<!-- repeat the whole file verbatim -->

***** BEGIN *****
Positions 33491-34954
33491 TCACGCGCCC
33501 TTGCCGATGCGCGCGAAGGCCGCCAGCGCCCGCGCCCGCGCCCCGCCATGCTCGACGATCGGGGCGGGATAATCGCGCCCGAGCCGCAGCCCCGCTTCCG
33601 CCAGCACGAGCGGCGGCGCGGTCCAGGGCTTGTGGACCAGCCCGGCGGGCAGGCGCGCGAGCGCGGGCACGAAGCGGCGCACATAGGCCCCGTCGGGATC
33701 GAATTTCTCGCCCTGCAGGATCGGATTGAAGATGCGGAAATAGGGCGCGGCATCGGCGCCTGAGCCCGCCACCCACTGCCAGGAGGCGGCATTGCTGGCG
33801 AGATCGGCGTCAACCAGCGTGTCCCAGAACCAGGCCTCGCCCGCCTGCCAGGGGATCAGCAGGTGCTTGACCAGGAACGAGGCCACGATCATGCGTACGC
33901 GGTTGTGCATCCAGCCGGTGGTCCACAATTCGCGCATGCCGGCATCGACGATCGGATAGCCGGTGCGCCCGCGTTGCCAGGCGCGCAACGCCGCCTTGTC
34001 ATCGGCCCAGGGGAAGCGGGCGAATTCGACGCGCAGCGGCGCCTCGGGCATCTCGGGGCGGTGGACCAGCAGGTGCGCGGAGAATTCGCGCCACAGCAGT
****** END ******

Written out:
Positions 33491-34954
33491 TCACGCGCCC
33501 TTGCCGATGCGCGCGAAGGCCGCCAGCGCCCGCGCCCGCGCCCCGCCATGCTCGACGATCGGGGCGGGATAATCGCGCCCGAGCCGCAGCCCCGCTTCCG
33601 CCAGCACGAGCGGCGGCGCGGTCCAGGGCTTGTGGACCAGCCCGGCGGGCAGGCGCGCGAGCGCGGGCACGAAGCGGCGCACATAGGCCCCGTCGGGATC
33701 GAATTTCTCGCCCTGCAGGATCGGATTGAAGATGCGGAAATAGGGCGCGGCATCGGCGCCTGAGCCCGCCACCCACTGCCAGGAGGCGGCATTGCTGGCG
33801 AGATCGGCGTCAACCAGCGTGTCCCAGAACCAGGCCTCGCCCGCCTGCCAGGGGATCAGCAGGTGCTTGACCAGGAACGAGGCCACGATCATGCGTACGC
33901 GGTTGTGCATCCAGCCGGTGGTCCACAATTCGCGCATGCCGGCATCGACGATCGGATAGCCGGTGCGCCCGCGTTGCCAGGCGCGCAACGCCGCCTTGTC
34001 ATCGGCCCAGGGGAAGCGGGCGAATTCGACGCGCAGCGGCGCCTCGGGCATCTCGGGGCGGTGGACCAGCAGGTGCGCGGAGAATTCGCGCCACAGCAGT